Eating problems occur when you have a difficult relationship with food. This may be due to an event going on in your life such as exam stress that either puts you off your food or makes you eat more than usual. It is common for people to change their eating habits every now and again, e.g a diet before a holiday. If this starts to take over what you do everyday then this may become a problem.
It is also important, if you are trying to lose weight to increase your exercise and eat a healthy balanced diet. You can get a nutritional plan from your school nurse or GP and if you go to the gym lots of fitness instructors can help you set up a healthy and balanced weight loss plan.
The signs you have an unhealthy relationship with food could include:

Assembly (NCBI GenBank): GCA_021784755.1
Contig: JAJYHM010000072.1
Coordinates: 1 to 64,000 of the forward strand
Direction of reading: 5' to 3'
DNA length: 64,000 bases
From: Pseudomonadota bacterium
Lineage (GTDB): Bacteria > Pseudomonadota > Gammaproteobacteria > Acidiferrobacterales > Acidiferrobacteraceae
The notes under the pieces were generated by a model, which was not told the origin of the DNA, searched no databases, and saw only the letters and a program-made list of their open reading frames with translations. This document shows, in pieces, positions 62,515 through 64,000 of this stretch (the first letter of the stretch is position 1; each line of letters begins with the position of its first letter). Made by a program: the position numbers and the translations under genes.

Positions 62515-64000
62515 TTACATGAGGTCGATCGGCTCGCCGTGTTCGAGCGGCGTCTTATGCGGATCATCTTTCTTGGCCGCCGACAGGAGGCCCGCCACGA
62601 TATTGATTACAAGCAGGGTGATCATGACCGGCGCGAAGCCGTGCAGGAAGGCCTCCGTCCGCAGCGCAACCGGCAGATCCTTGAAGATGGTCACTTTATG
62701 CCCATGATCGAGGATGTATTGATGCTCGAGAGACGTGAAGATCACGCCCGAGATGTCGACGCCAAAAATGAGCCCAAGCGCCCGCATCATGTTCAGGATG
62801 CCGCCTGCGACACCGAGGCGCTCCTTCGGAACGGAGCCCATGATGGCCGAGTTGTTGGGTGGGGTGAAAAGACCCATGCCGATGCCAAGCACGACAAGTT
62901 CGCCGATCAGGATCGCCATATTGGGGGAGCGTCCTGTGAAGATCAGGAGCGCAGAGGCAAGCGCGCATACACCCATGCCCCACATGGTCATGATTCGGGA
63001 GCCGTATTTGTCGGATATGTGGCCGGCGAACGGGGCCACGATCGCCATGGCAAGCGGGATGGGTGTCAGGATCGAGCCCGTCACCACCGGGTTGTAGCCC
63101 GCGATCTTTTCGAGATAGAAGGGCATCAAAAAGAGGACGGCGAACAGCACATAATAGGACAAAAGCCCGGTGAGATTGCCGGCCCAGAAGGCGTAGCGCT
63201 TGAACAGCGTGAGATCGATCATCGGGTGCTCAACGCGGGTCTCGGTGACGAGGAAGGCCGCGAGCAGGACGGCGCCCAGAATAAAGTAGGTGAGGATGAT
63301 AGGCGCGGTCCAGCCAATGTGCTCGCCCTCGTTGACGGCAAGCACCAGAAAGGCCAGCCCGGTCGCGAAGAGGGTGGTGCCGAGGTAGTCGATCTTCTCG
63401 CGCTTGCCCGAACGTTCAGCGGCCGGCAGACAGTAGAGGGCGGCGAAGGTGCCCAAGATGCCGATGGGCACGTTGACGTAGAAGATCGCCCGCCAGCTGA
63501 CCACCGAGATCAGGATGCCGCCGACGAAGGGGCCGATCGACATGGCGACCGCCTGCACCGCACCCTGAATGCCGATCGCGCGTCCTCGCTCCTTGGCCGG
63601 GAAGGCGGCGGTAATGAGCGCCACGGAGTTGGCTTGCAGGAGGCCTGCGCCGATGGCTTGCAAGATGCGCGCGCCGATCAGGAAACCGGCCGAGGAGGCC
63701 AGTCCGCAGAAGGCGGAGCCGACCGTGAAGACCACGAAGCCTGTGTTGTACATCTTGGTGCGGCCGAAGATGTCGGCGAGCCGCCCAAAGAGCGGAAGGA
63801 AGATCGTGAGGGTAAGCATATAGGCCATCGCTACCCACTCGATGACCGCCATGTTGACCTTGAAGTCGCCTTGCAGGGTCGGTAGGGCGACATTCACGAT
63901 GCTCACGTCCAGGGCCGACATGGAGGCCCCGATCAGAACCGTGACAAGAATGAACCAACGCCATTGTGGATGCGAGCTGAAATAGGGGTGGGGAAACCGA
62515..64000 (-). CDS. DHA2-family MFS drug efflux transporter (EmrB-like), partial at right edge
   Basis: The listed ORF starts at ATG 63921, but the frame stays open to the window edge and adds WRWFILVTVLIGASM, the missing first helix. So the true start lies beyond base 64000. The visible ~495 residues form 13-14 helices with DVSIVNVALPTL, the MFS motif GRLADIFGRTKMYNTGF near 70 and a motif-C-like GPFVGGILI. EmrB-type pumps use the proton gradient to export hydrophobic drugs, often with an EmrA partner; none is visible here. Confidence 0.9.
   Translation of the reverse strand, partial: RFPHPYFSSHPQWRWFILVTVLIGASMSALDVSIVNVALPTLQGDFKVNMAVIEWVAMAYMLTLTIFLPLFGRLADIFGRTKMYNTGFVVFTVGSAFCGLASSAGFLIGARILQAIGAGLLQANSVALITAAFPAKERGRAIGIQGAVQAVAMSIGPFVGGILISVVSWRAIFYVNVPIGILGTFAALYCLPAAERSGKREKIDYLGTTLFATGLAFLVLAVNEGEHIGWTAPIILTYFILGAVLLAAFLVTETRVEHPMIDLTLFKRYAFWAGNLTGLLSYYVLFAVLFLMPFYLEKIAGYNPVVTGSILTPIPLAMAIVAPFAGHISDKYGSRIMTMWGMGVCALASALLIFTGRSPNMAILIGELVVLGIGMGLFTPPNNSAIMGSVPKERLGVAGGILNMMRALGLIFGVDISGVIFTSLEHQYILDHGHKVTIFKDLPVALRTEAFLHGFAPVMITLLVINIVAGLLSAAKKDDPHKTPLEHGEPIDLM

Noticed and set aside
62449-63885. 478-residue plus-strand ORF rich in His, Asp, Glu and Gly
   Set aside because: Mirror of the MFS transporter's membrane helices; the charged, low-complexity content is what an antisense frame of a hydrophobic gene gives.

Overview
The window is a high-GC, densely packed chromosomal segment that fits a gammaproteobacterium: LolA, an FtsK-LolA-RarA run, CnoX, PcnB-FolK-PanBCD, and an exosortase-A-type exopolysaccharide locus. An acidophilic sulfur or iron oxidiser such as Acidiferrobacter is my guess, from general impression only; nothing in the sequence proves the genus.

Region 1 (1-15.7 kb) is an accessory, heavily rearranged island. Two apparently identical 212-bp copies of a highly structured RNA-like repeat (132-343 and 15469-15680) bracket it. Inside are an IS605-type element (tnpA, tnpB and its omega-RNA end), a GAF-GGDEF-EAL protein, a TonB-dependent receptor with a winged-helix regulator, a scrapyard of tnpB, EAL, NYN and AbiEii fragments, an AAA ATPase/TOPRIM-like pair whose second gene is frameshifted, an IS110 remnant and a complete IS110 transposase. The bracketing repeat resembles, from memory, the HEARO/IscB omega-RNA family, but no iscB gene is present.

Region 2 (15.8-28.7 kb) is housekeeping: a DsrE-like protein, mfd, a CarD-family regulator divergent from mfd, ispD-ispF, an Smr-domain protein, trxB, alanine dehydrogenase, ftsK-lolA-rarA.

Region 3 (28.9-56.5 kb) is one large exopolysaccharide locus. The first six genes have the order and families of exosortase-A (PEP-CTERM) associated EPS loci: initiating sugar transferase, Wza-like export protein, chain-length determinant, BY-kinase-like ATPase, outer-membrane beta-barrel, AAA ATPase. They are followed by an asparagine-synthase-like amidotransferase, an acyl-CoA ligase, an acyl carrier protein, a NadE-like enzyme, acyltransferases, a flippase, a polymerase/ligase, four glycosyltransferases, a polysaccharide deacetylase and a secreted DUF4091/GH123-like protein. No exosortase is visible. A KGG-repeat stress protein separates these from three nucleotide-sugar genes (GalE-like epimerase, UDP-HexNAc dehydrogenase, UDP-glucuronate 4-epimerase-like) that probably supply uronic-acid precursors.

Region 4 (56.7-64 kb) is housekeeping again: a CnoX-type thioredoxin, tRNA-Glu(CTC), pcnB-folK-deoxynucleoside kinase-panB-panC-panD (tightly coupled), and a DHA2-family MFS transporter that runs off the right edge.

- Strictly controlling the amount you eat
- Not being able to control what you eat
- Eating alone/in secret
- Eating more or less when feeling emotional/stressed
- Feeling anxious about eating
- Strict diets
- Replacing meals with non food supplements e.g juices, pills, milkshakes
- Not wanting to eat around other people
- Always thinking about food
- Weighing yourself regularly
- Comparing your body size to others.
Try to keep a food diary to make sure you are eating at least three healthy meals a day, this could be taken to the GP or specialist you choose to see.
It is important that you get support if you think you have an eating problem as this could lead to serious health risks.
Young Minds Crisis Messenger offers free 24/7 support if you are experiencing a mental health crisis. Text YM to 85258